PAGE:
Three European Transmission System Operators (TSO) have collaborated to launch a new, blockchain-based flexibility platform, Equigy.
It is designed to allow the integration of small and distributed consumer-based assets, such as electric vehicles (EVs), residential battery energy storage and heat pumps to play a role in the grid-balancing process.
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Consumers will be able to use Equigy to earn money by flexing their interaction with the electric grid via an aggregator. This will help enable greater integration of intermittent renewables into the grid by increasing the TSOs ability to balance generation through flexibility.
Currently three TSOs – Swissgrid, TenneT and Terna – are launching the platform in the Netherlands, Germany, Italy and Switzerland. Additionally, Denmark’s Energinet has expressed an interest in joining the consortium, which would further extend the rollout.
Equigy is designed to be non-exclusive and can work with other balancing systems. This helps to provide a viable collective approach, said the consortium, offering standardisation, a common approach from TSOs with neutral governance and the opportunity for scaling-up.
A press release said that “batteries from millions of households will stabilise the electricity grid in the future,” with the Equigy platform using blockchain technology – which creates a secure, distributed and transparent ledger of all transactions – to allow the capabilities of even small household systems of a couple of kilowatts to be aggregated to deliver the services traditionally supplied by large-scale fossil fuel generation. TenneT has previously hosted a couple of related 'virtual power plant' (VPP) trial projects in Germany and the Netherlands with residential battery storage manufacturer sonnen, while Terna has already enabled distributed energy resources such as home batteries aggregated into VPPs to participate in some grid-balancing opportunities.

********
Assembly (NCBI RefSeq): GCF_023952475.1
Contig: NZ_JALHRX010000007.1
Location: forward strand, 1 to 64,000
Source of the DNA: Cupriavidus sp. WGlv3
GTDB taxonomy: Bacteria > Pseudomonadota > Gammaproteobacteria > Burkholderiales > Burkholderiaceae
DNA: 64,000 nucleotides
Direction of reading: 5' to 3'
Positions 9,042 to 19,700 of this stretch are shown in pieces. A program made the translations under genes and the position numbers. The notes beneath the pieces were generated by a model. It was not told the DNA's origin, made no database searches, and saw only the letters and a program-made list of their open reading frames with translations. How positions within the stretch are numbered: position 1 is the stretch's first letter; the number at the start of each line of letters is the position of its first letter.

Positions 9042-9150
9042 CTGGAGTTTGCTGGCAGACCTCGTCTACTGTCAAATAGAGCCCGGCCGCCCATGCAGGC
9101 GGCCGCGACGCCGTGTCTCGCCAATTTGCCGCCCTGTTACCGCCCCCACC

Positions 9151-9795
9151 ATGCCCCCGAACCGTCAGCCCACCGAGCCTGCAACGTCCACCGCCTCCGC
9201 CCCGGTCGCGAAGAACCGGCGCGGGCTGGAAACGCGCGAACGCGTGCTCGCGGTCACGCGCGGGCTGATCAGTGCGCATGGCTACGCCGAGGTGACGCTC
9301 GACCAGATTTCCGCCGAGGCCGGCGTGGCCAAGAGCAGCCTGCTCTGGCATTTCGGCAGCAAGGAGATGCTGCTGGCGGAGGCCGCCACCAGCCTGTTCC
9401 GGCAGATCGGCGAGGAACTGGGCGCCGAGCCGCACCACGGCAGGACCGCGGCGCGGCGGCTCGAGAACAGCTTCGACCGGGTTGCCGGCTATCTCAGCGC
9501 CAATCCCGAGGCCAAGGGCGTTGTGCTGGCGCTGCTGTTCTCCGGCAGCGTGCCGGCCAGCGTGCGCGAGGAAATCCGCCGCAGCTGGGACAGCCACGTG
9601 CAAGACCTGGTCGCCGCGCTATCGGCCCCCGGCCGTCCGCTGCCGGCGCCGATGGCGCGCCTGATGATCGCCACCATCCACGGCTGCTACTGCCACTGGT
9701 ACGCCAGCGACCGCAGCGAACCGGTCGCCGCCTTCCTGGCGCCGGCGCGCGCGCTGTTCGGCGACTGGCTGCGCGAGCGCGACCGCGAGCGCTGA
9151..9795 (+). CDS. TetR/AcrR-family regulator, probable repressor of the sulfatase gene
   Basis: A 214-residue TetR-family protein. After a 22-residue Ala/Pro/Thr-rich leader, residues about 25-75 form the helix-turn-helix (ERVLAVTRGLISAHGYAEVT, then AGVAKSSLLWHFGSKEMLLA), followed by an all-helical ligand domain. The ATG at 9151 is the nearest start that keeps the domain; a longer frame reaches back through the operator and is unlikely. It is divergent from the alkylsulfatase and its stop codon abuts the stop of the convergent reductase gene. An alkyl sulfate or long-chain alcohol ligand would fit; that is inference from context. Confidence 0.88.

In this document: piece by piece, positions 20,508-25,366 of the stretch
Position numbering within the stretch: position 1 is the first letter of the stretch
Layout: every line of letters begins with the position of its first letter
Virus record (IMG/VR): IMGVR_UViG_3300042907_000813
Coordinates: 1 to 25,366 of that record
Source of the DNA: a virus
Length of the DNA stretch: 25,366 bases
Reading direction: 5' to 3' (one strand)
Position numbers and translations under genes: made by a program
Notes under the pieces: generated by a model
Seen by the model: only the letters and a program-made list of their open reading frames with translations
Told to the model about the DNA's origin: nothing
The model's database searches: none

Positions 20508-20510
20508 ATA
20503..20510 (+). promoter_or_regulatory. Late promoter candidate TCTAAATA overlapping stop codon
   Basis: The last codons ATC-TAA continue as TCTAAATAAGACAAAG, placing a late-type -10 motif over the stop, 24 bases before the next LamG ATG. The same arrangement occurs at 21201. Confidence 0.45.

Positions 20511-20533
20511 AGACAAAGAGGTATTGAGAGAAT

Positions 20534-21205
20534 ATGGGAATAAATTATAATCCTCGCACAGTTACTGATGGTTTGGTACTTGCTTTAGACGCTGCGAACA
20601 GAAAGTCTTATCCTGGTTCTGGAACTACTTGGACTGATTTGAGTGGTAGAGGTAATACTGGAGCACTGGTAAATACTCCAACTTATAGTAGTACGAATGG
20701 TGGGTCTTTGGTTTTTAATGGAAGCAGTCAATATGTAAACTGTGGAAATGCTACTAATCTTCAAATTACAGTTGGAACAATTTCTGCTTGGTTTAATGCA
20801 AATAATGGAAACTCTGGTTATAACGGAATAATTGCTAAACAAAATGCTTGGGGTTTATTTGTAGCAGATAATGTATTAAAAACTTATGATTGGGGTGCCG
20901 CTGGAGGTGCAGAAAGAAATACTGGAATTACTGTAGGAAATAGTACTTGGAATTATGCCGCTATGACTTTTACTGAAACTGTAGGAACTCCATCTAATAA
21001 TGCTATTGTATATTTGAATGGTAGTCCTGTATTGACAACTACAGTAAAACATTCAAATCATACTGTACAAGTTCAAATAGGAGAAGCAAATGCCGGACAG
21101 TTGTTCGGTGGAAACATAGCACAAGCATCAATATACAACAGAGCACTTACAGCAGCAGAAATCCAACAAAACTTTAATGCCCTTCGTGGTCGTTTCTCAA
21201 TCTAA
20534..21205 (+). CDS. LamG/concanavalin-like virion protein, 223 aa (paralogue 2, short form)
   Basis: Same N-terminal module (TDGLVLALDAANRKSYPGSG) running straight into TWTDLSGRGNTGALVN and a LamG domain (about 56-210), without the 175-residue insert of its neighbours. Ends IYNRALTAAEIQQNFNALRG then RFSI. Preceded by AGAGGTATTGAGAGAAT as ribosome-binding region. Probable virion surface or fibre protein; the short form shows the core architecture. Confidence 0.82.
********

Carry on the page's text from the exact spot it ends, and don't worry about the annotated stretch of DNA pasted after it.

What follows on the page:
Energy-Storage.news reported on one of Tennet's projects with sonnen earlier this year, which allowed household batteries in Germany to ‘absorb’ surplus generation from wind farms that would otherwise have been curtailed and lost due to grid congestion. The other TenneT-sonnen trial was a project a couple of years ago to balance solar generation in southern Germany with wind in the north of Germany and the Netherlands – about which sonnen head of e-services Jean-Baptiste Cornefert wrote a case study paper for this site. Cornefert's paper explained how during that trial “energy transactions happen thousands of times every second, and are continuously and consistently registered on a myriad of single computers around the world with a blockchain”.
TenneT said that trial projects such as those had helped the grid operator gain “a great deal of experience” in working with “decentralised flexibility from domestic batteries” as well as other projects involving electric vehicles (EVs).
Rene Kerkmeester, initiator and programme director of Equigy, explained that as Europe looked to transition to renewable power, something was needed to help manage the volatility of weather-dependent power as large amounts of electricity can't yet be stored.
“In many countries, we are therefore still reliant on fossil fuels to balance the grid when renewable sources aren’t available. This is not good for the planet and it’s costly. Equigy offers a sustainable and cost-effective solution to this challenge.”
The technology and software is being offered free of charge, with the TSOs saying they have no commercial interest in the project but wish to facilitate the market and help bring more renewables onto the system.
Equigy is scalable, and the consortium hopes that more countries will be able to join the projects, creating a bigger available pool of flexible and green electricity.
This story first appeared on Current±. Additional reporting for Energy-Storage.news by Andy Colthorpe